Summary

Our Score

7/10

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Assassin's Creed - Assassin's Creed

Even in the area I most expected trouble - the controls - the results are mostly successful. This is a game based fundamentally on stealth, murder, combat, climbing and evasion, and by mapping the face buttons to context-sensitive actions with the aid of a right-trigger defensive/offensive modifier, Ubisoft Montreal has given you a wide range of options without an overly complex set of controls.
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I had my doubts about the way the game handles many of the physical aspects of free-running, too, but again I'm pleasantly surprised. Hold the right trigger and press A, and Altair sprints in the direction guided by the left-analogue stick, leaping and clambering over any gaps or obstacles in his way. It sounds like Prince of Persia with all the challenge taken out, but not so. Here the challenge is in analysing the streets and rooftops, carefully plotting Altair's route to give him optimum chance of getting where he needs to go or away from whoever is pursuing him. It oddly reminds me of Burnout, except instead of spotting chances to move through high-speed traffic, you're spotting the best places for Altair to run and jump next.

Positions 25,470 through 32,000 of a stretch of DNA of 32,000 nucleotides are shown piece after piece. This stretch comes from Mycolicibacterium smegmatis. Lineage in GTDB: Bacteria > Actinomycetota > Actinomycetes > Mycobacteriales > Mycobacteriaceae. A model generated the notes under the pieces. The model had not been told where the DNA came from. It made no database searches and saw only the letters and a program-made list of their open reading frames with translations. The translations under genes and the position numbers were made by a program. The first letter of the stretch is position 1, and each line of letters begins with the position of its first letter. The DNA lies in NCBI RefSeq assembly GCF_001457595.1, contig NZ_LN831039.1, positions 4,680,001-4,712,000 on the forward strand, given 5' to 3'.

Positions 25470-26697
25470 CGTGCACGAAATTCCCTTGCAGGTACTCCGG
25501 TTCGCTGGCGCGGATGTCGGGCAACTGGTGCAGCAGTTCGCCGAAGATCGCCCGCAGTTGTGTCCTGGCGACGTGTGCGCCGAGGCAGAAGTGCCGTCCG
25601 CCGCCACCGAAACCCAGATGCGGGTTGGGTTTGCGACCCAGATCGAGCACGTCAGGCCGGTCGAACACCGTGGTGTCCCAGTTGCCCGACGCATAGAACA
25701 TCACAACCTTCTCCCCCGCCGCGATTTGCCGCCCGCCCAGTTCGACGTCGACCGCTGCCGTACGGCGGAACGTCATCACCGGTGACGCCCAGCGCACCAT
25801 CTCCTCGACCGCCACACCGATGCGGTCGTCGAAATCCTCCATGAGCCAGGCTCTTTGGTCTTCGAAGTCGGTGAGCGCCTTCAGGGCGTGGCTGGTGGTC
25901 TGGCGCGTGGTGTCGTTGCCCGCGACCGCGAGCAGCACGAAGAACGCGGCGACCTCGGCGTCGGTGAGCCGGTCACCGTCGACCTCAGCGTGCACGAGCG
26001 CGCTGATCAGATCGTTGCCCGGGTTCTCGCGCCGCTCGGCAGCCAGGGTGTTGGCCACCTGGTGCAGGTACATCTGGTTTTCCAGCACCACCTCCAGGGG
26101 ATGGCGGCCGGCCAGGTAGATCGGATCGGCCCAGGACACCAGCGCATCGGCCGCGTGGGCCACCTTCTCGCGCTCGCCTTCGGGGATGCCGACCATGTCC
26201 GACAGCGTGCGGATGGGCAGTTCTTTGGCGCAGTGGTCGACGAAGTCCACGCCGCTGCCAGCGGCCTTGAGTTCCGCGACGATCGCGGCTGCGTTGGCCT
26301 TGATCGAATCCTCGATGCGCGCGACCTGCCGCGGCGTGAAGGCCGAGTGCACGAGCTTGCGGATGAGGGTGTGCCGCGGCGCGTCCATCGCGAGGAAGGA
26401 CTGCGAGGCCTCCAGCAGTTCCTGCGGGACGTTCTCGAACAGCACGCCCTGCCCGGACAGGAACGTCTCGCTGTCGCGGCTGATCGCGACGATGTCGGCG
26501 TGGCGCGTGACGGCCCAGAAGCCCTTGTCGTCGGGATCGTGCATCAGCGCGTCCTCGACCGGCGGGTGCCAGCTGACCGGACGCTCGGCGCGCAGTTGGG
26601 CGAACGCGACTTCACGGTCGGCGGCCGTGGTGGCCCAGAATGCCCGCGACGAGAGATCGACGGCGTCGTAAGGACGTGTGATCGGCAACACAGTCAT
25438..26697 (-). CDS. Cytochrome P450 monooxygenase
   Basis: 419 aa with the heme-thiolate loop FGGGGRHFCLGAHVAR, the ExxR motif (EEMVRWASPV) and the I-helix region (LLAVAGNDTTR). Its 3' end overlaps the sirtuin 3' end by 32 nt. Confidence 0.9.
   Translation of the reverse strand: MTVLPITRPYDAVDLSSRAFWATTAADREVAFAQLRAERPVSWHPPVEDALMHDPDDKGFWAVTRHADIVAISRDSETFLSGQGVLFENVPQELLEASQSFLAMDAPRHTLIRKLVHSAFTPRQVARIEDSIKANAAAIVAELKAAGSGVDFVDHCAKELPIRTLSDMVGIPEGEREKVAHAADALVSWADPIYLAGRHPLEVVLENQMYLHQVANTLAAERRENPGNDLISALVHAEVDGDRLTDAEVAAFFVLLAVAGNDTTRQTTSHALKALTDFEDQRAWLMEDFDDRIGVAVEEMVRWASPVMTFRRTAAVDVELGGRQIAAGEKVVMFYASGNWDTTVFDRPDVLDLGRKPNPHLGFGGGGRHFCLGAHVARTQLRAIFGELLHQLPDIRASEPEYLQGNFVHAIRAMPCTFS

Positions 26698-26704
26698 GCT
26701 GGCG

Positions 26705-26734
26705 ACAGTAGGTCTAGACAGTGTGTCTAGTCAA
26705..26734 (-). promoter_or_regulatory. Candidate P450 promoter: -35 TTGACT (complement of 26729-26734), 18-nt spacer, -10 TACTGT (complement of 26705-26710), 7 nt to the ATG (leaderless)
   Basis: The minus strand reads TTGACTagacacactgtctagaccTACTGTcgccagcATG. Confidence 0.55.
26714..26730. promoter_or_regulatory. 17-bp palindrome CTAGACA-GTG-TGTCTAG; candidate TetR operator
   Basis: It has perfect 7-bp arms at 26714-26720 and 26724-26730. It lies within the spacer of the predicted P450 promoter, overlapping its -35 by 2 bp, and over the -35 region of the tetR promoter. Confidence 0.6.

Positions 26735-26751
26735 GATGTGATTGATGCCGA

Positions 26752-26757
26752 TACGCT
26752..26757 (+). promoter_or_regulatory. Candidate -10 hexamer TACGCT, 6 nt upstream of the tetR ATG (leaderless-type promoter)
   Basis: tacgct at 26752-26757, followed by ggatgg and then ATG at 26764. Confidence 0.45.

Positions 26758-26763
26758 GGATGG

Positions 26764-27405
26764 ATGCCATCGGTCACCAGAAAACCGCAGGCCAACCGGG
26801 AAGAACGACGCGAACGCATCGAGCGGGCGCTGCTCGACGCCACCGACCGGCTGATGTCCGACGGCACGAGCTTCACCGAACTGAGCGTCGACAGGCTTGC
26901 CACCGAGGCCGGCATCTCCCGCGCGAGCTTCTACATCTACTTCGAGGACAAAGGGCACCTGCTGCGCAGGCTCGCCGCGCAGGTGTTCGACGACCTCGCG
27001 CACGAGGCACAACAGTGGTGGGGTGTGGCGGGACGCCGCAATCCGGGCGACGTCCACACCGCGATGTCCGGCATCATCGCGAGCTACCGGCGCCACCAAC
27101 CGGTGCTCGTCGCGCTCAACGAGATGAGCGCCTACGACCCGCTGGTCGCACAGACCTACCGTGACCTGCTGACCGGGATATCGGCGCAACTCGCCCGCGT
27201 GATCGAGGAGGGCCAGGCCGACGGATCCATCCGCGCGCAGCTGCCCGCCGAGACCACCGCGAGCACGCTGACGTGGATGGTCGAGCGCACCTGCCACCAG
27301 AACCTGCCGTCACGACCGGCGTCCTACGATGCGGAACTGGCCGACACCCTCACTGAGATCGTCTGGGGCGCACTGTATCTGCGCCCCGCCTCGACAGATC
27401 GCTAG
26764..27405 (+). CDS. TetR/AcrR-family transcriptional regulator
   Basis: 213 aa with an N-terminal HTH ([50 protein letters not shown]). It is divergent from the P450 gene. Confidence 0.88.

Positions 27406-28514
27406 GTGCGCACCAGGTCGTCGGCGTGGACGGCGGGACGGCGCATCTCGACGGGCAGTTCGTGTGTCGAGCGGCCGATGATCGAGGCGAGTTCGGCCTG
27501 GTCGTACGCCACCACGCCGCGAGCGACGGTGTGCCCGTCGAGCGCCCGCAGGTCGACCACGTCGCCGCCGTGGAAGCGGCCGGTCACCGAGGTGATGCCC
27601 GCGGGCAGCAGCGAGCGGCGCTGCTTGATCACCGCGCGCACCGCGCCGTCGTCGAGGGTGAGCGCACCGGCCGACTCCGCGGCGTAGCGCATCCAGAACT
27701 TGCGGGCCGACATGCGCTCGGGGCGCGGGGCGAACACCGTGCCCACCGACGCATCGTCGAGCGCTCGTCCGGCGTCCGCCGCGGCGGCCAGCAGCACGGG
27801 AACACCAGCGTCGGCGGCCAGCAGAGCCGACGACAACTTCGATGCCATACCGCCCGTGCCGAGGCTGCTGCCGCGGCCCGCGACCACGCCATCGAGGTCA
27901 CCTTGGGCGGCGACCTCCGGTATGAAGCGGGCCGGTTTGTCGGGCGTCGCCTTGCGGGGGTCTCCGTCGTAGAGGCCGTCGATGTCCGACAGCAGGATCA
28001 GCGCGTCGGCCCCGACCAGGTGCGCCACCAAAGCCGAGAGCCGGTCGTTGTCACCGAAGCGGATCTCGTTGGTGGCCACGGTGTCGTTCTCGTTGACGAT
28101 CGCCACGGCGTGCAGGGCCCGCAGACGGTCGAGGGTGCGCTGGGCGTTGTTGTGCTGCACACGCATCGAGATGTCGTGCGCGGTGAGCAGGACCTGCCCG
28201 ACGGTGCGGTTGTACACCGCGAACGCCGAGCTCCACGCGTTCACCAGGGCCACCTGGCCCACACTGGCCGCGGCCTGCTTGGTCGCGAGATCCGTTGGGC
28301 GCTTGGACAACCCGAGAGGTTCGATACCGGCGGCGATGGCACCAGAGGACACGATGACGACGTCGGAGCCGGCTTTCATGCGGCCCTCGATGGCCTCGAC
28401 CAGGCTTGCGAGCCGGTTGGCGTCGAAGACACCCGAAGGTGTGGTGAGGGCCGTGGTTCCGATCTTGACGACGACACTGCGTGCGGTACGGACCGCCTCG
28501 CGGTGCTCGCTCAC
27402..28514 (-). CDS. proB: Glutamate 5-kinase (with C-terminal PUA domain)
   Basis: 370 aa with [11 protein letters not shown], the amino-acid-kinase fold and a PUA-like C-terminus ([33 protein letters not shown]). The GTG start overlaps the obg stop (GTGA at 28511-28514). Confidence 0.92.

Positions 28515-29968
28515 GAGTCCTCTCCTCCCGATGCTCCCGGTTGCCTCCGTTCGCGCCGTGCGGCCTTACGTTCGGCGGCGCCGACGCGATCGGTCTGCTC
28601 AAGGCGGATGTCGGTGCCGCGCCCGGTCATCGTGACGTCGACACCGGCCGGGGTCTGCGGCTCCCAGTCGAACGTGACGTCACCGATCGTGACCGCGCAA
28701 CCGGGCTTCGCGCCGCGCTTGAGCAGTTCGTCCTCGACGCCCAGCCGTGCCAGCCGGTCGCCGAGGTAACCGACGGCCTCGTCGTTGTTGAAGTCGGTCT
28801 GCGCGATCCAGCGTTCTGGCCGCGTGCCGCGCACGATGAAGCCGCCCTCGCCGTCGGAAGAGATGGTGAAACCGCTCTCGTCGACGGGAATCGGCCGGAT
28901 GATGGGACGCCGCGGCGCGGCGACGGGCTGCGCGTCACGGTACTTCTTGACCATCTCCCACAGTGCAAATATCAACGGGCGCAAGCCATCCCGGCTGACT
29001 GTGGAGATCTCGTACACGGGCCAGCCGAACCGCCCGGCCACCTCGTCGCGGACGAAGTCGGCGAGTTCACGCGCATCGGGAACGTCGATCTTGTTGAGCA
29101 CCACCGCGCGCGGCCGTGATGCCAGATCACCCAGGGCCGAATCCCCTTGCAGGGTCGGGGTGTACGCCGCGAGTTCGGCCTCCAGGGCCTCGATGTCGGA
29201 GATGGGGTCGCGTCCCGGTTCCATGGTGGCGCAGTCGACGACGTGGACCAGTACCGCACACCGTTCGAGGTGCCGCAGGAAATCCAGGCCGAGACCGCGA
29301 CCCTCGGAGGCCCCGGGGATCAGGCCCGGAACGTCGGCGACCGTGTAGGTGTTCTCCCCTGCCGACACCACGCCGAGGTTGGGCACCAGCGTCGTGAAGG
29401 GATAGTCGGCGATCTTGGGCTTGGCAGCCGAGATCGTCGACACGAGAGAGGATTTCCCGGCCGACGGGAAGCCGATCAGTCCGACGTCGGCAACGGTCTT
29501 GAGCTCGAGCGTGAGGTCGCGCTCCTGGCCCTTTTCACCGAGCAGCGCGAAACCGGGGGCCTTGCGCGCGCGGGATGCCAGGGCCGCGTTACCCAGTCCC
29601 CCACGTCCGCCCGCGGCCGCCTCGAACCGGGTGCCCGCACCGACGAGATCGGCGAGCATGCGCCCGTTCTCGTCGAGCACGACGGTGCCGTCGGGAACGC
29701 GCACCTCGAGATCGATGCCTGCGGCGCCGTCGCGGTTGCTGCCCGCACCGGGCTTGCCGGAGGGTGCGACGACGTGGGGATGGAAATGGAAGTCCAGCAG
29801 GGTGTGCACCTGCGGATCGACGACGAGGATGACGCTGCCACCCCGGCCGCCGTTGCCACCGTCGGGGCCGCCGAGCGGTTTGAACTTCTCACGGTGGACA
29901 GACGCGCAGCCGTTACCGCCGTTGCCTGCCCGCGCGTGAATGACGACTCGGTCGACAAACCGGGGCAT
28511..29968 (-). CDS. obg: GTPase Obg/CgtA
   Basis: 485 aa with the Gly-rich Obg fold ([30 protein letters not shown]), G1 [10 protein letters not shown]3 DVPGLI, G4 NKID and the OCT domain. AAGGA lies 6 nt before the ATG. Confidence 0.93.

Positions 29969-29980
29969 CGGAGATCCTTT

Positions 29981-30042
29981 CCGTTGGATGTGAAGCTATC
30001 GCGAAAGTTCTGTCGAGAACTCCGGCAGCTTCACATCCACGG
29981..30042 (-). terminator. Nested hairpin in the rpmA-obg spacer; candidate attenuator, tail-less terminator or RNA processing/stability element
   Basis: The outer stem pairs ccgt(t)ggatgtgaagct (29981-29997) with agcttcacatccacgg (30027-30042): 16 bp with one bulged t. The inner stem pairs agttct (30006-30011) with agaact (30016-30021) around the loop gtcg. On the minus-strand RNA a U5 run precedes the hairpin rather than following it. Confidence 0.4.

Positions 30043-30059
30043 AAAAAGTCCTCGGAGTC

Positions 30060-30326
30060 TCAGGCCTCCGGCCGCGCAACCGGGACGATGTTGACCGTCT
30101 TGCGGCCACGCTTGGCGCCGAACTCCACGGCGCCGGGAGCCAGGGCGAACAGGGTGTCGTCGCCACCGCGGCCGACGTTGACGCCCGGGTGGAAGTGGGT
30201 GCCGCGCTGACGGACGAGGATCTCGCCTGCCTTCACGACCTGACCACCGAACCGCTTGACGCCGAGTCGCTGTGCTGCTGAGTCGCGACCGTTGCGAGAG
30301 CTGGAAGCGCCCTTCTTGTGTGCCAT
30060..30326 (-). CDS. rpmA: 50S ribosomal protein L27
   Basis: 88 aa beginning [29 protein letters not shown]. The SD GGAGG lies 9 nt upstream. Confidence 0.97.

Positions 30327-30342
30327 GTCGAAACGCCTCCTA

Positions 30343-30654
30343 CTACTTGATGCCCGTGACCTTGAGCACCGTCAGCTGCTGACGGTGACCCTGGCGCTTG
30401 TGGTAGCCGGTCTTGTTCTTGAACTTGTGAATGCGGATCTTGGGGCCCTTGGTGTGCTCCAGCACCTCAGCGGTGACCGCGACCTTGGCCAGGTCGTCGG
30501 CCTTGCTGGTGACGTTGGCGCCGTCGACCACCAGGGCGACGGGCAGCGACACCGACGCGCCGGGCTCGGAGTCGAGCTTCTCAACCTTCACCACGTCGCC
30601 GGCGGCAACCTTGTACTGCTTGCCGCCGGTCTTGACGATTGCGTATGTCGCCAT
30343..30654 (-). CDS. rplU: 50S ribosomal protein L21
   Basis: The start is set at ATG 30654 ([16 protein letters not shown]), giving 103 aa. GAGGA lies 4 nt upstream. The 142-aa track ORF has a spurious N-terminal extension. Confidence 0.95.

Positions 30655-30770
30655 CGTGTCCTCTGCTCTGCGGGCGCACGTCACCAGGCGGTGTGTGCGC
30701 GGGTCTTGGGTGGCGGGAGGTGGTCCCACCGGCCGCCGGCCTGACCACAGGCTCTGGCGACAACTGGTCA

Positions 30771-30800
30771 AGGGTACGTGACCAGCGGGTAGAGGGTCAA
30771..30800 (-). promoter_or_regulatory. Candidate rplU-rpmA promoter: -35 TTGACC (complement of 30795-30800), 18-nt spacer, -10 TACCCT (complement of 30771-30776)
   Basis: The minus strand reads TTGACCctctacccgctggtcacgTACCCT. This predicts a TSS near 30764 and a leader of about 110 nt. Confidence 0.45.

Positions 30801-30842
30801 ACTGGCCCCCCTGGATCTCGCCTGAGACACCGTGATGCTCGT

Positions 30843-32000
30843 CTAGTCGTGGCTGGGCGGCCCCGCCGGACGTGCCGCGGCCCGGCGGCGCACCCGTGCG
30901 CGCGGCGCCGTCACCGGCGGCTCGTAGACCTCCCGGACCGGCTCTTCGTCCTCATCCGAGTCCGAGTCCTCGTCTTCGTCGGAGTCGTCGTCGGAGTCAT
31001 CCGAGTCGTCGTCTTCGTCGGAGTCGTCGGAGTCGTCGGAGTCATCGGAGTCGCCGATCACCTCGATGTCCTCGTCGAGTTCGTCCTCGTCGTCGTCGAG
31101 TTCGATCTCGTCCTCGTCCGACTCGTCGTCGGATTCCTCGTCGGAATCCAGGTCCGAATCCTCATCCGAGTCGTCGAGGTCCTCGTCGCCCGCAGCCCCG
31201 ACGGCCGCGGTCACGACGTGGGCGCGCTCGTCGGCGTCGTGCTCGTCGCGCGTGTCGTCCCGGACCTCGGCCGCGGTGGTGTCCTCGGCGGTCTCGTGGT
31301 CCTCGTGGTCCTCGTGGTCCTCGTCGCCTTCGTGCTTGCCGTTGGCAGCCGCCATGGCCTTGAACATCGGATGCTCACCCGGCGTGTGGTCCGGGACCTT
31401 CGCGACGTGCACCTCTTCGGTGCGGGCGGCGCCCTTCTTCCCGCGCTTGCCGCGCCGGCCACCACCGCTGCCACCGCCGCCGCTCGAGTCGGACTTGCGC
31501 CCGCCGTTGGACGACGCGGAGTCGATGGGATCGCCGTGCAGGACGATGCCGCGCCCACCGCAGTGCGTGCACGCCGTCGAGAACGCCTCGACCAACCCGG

Only two things really let the controls down. First, while the context AI is smart, there are still times when it makes the wrong choice at the wrong moment and sends you hurtling off the rooftops or away from a wall when you want to go up it - usually at the worst possible time. Secondly, combat is a little confusing, with a range of context or timing-sensitive moves using the triggers and A and X buttons that, even after many hours in the game, I still have trouble making sense of. Often it all feels a little unfocussed - I have a vague idea of how to get Altair to repel incoming blows or make a spectacular counter-move, but I never feel 100 per cent in control.
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Still, put all this together and you have a dazzling, cutting-edge experience that really does look like the future of gaming - at least for the first few hours. But then, as the game progresses, it becomes clear that while Ubisoft Montreal has lavished attention on the graphics, the world, the history and the wider story - even the minute-by-minute game experience - they have dropped the ball when it comes to the way the game plays out, hour-by-hour.

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